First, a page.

Stanger Head

Walking along the sea cliffs towards Stanger Head and the edges are covered in Sea Campion Silene uniflora:

Sea Campion - The Hall of Einar - photograph (c) David Bailey (not the)

It’s got very distinctive flowers so it’s also known as ‘dead man’s bells’, ‘witches’ thimbles’ and ‘Devil’s hatties’.

Sea Campion - The Hall of Einar - photograph (c) David Bailey (not the)

It’s related to the Carnation:

Sea Campion - The Hall of Einar - photograph (c) David Bailey (not the)

It’s meant to be unlucky to pick, but like many superstitions that’s nonsense; unless you fall off the cliff picking it, of course.

Further down the cliffs are clumps of Sea Mayweed Tripleurospermum maritimum:

Sea Mayweed - The Hall of Einar - photograph (c) David Bailey (not the)

Its ability to cling on is remarkable:

Sea Mayweed - The Hall of Einar - photograph (c) David Bailey (not the)

It’s meant to have a feint Chamomile-like scent, but I won’t be clambering down the cliffs to try it:

Sea Mayweed - The Hall of Einar - photograph (c) David Bailey (not the)

There are also soft cushions of Sea Pinks or Thrift, Armeria maritima:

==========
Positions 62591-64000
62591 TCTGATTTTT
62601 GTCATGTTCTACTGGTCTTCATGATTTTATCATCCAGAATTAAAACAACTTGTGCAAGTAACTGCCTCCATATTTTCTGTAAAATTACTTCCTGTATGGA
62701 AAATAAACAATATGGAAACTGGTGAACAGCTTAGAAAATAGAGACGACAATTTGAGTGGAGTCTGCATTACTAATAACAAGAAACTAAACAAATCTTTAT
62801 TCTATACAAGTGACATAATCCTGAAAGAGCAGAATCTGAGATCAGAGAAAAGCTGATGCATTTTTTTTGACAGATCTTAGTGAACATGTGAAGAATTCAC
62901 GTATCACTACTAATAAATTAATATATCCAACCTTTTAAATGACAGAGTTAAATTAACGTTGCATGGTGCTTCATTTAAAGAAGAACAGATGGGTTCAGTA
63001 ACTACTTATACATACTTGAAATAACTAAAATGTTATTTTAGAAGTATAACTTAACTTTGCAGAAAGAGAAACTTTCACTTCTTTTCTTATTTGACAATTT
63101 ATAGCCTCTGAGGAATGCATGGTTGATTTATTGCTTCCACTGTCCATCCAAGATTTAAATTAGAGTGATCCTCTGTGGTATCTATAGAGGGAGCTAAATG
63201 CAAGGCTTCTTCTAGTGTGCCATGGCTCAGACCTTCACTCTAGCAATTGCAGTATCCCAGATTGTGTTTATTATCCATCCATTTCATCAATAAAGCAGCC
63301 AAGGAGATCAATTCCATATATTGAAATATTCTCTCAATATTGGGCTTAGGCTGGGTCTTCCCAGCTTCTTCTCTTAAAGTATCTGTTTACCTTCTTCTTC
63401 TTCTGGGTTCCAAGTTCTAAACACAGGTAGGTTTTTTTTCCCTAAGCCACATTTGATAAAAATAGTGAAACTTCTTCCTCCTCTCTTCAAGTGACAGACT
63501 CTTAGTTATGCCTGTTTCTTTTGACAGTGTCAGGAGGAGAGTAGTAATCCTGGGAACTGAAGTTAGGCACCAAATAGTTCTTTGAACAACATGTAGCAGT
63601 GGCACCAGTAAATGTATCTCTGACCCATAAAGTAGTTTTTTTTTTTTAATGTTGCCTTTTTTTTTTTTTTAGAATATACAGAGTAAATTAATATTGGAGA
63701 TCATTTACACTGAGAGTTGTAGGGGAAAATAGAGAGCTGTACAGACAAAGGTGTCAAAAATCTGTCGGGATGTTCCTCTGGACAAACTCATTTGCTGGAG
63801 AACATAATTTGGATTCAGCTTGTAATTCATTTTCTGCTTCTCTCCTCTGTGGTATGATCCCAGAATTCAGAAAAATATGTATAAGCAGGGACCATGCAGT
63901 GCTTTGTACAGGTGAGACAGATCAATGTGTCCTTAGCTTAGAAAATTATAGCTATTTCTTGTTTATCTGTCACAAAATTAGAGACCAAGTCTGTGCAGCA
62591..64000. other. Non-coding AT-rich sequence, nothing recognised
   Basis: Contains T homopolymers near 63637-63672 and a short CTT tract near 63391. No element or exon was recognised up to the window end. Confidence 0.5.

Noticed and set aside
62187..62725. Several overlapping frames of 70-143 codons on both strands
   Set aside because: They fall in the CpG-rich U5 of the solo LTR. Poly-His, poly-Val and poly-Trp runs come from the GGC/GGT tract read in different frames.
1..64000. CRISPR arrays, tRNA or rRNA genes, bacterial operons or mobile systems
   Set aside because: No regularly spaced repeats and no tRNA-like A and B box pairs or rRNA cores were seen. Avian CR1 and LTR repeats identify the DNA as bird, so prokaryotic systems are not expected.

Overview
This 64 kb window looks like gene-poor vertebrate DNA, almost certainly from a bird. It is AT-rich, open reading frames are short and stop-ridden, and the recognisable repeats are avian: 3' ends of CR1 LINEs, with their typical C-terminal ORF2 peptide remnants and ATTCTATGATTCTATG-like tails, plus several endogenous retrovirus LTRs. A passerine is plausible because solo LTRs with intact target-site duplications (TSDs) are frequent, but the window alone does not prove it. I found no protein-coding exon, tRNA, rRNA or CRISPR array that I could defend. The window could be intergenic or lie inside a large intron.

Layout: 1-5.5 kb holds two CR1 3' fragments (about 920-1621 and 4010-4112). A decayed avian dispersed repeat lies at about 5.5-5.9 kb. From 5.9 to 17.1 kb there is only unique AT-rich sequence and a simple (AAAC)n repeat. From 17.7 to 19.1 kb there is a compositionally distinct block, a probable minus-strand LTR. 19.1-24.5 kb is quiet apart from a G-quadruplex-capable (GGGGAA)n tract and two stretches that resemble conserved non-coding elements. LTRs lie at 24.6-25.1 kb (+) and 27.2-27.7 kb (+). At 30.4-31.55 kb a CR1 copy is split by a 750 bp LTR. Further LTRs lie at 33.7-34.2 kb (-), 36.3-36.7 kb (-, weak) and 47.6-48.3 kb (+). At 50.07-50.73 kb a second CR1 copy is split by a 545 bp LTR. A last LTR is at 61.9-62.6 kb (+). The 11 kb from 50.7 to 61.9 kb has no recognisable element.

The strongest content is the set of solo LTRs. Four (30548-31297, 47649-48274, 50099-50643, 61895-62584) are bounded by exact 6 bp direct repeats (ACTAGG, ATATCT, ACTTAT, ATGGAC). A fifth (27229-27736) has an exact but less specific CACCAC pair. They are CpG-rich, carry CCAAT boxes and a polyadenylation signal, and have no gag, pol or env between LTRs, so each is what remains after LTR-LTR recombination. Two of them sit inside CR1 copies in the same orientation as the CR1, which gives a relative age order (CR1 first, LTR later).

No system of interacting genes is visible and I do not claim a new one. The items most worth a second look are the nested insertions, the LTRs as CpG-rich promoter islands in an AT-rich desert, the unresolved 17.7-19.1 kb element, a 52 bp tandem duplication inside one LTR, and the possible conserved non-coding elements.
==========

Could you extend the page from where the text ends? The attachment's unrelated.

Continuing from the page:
Sea Thrift - The Hall of Einar - photograph (c) David Bailey (not the)

I’m only just old enough to remember coins pre-decimalisation and Thrift was one of the images on the back of a thre’penny bit (a three pence piece):

Sea Thrift - The Hall of Einar - photograph (c) David Bailey (not the)

It’s a glorious evening to be out:

After Sea Campion, Sea Mayweed and Sea Pinks I almost expect the Angelica to be Sea Angelica, but it isn’t.

Angelica - The Hall of Einar - photograph (c) David Bailey (not the)

It’s only when we turn for home we see what an amazing evening it really is:

Stangar Head - The Hall of Einar - photograph (c) David Bailey (not the)

We head for home as the Earth turns to night.

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